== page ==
Arnold saw his work as a comparativist not merely as pinpointing faults in English education and civilization but, more important, as making proposals how borrowing judiciously from abroad would help in the reformation of the domestic situation. Moreover, it was the adoption of a "kind of European accent", in the words of Henry James, which Arnold felt would benefit England's middle classes in their transformation from what he considered to be their blinkered, narrow, provincial world-view to a broader, more embracing, tolerant, and cultured outlook. Intellectual insularity may have been pardoned when England really did lead the world but that day was now past; other countries and other peoples had much to offer in a diversity of spheres and much was to be gained from comparative study. It was now time for the middle classes and the rest of the English to learn from the best European practice and to persuade them of this, Arnold devoted much of his life.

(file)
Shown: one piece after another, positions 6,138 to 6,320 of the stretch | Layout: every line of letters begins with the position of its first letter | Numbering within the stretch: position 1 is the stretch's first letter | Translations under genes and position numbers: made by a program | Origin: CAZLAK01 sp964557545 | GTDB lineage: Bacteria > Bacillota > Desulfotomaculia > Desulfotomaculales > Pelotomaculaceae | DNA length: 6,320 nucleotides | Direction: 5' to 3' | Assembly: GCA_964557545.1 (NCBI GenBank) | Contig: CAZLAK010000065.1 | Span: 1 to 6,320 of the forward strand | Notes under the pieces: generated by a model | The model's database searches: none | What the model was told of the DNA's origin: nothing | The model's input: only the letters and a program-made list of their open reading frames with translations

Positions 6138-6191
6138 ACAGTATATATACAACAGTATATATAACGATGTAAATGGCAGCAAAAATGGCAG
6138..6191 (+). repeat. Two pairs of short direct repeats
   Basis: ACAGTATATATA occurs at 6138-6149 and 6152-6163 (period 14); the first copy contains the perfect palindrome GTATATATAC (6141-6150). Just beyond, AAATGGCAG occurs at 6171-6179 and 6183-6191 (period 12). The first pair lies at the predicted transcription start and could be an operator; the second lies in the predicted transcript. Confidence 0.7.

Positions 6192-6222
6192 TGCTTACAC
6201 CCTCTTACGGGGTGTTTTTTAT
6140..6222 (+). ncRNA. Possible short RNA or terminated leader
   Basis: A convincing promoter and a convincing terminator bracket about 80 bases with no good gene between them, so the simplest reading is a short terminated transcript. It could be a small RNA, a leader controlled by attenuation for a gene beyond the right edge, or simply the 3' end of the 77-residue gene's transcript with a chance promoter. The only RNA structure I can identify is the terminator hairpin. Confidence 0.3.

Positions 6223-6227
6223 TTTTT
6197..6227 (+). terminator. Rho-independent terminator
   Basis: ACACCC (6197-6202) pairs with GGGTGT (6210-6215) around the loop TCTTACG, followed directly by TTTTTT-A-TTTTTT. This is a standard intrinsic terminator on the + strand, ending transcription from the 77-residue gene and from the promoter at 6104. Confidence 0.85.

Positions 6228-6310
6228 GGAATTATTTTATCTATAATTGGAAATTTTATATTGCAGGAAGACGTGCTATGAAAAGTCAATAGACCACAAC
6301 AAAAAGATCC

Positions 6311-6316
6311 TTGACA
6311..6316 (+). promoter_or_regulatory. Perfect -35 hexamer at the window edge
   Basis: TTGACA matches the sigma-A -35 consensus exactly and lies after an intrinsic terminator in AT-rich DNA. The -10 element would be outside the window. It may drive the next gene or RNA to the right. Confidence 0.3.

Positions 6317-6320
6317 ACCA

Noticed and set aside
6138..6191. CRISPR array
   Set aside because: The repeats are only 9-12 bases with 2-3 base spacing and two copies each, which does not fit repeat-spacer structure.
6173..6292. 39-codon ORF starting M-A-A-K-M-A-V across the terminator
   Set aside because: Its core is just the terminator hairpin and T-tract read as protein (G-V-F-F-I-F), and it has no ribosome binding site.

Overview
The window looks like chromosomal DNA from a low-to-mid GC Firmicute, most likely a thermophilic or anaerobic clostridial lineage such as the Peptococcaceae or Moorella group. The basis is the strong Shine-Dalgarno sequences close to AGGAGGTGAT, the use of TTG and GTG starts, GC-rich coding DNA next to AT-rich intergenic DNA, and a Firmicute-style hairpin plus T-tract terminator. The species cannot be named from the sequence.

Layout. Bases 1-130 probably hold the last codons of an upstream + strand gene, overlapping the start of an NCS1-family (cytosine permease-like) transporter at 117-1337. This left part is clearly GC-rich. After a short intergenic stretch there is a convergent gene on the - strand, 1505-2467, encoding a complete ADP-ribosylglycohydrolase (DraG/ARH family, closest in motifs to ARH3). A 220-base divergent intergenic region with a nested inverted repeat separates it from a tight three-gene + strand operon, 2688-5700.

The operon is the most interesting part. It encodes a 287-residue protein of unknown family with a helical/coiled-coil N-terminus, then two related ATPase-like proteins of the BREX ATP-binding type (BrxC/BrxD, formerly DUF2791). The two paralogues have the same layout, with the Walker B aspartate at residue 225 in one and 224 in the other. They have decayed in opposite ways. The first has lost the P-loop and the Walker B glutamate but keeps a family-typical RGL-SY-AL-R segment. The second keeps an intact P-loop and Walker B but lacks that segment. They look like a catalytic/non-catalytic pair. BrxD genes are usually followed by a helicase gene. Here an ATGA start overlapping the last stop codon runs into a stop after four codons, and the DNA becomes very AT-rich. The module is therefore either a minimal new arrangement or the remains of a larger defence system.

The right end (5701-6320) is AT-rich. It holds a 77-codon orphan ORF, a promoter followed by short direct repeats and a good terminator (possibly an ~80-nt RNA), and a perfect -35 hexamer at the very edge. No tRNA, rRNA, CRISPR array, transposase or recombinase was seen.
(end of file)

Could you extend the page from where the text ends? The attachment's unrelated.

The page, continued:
The Letters of Matthew Arnold, Cecil Lang's authoritative edition, is one of the excellent Rotunda digital editions produced by the University of Virginia Press. BC Libraries have purchased or subscribed to numerous other digital editions of the works of famous authors, for example Adams Papers Digital Edition; Bertolt Brechts Werke; Digital Karl Barth Library; Dolley Madison Digital Edition; Emily Dickinson's Correspondences: A Born-Digital Textual Inquiry; Goethes Werke im WWW; Kafkas Werke im WWW; Letters of Christina Rossetti; Papers of Alexander Hamilton; Papers of Eliza Lucas Pinckney and Harriott Pinckney Horry; Papers of George Washington; Papers of James Madison; Papers of Thomas Jefferson; Schillers Werke im WWW; Voltaire Electronic. Particularly helpful is the database Past Masters which provides access to definitive editions in digital format of the works of many seminal figures in the history of the humanities, including published and unpublished works, articles and essays, reviews and correspondence. Titles include Aquinas: Collected Works; Aristotle: Complete Works; Austin: Works; Bentham: Works; Berkeley: Works; Brontë: Letters; Coleridge: Collected Letters; Descartes: Oeuvres Complètes; Dickens: Letters; Gaskell: Works; Hume: Complete Works and Correspondence; Kierkegaard: Journals and Papers; Locke: Correspondence; Newman: Letters and Diaries; Peirce: Collected Papers; Royce: Works; Smith: Works and Correspondence; Swift: Correspondence; Synge: Collected Letters; Tennyson: Letters; Wordsworths: Collected Letters; Yeats: Collected Letters. To access all the foregoing and other digital editions of famous authors please check Holmes and the Research Databases page.

Brendan Rapple
Collection Development Librarian